There is a subtle difference in light preference for a plant labeled “part sun” vs. one that says “part shade.” But, essentially, the two terms mean about the same thing.
Both “part sun” and “part shade” refer to a plant that prefers four to six hours of direct sun each day (best if it comes in the first half of the day). The terms are basically interchangeable.
When you see “part sun” used, the grower is stressing that the plant requires at least four hours of sun and will likely do better with closer to six hours.
When you see “part shade” used, the grower is stressing that the plant should not receive more than six hours of sun and will likely do better with less. That’s why often you’ll see a plant indicated for “part shade to shade” or “full to partial sun.”
A garden is considered full sun as long as it gets at least 6 full hours of direct sunlight. Full sun is probably the trickiest level of exposure because while many plants need full sun to set buds and flower, some cannot handle the intense heat and/or dry conditions that often come with that much sunshine. One way around this is to site these sensitive plants where they will get more morning sun, than afternoon. It’s cooler in the morning and as long as the plants get at least 6 hours of direct sunlight, they should grow well.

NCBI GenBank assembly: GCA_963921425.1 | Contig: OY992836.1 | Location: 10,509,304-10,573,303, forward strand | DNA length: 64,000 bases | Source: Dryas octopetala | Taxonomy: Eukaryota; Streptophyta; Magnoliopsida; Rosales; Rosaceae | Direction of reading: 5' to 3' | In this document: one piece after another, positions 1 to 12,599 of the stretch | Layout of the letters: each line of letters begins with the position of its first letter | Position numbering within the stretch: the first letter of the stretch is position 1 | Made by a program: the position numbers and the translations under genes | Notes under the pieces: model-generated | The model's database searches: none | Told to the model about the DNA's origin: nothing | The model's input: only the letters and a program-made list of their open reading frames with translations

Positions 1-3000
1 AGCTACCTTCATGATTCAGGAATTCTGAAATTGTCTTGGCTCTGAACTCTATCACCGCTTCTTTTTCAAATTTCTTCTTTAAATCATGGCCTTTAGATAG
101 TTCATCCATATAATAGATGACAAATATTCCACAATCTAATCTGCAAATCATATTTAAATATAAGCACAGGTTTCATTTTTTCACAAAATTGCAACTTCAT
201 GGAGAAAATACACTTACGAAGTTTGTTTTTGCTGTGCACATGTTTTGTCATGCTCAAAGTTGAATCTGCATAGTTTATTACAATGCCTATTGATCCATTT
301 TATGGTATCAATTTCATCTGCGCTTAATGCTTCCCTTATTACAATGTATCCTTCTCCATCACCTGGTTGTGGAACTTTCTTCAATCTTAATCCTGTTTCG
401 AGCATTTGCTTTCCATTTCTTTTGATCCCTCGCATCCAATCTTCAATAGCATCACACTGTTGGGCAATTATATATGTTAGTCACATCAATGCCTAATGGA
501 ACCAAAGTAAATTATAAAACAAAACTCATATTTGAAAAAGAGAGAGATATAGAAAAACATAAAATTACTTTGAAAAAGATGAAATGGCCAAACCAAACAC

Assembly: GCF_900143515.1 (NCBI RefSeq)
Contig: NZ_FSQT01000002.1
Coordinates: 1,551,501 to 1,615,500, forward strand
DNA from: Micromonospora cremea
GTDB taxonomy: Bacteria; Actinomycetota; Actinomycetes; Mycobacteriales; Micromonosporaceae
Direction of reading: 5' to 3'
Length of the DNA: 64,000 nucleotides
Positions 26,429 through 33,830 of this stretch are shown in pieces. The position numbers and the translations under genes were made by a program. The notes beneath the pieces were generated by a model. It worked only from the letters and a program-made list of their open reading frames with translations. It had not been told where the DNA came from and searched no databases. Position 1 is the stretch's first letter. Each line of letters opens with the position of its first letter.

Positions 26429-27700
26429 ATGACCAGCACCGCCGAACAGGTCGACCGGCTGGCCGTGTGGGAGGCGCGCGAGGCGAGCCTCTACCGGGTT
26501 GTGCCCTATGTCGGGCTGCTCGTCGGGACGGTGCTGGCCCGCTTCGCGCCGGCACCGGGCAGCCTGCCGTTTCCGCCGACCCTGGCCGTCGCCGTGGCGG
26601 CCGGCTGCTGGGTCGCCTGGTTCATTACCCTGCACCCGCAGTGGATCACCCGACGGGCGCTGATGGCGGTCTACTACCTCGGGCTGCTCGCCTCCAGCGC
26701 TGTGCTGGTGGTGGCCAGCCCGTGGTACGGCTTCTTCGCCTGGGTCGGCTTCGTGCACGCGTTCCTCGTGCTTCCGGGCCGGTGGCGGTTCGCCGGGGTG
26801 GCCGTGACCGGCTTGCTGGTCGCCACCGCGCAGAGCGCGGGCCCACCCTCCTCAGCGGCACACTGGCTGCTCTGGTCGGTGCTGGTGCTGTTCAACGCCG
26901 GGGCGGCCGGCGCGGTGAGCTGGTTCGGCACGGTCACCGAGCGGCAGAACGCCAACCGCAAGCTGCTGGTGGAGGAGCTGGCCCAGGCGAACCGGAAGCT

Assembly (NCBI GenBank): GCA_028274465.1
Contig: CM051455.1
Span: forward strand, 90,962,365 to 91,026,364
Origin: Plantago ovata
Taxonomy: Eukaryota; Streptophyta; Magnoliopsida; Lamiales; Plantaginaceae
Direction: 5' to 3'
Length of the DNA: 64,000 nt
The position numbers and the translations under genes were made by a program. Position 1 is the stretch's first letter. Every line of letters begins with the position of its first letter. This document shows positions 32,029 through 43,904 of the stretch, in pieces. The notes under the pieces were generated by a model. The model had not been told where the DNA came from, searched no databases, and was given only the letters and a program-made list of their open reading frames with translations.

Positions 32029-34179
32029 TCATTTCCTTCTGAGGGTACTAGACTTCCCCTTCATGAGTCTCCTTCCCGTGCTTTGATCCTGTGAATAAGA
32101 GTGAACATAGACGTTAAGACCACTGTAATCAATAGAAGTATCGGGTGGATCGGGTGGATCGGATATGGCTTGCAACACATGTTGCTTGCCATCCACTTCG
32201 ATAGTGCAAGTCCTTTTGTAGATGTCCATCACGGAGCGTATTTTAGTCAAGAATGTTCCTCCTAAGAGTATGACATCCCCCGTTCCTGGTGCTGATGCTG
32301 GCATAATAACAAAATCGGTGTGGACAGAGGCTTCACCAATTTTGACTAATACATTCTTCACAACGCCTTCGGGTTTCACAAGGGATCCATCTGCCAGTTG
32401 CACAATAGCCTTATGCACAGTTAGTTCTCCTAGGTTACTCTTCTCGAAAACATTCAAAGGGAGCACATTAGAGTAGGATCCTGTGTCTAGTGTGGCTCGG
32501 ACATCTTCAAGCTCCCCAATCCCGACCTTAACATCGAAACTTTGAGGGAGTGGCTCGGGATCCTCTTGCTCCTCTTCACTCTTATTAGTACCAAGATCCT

Dappled sunlight is similar to partial shade. It is the sun that makes its way through the branches of a deciduous tree. Woodland plants and under story trees and shrubs prefer this type of sunlight over even the limited direct exposure they would get from partial shade.
Full shade does not mean no sun. There aren’t many plants, other than mushrooms, that can survive in the dark. Full shade plants can survive on less than 3 hours of direct sunlight each day, with filtered sunlight during the rest of the day.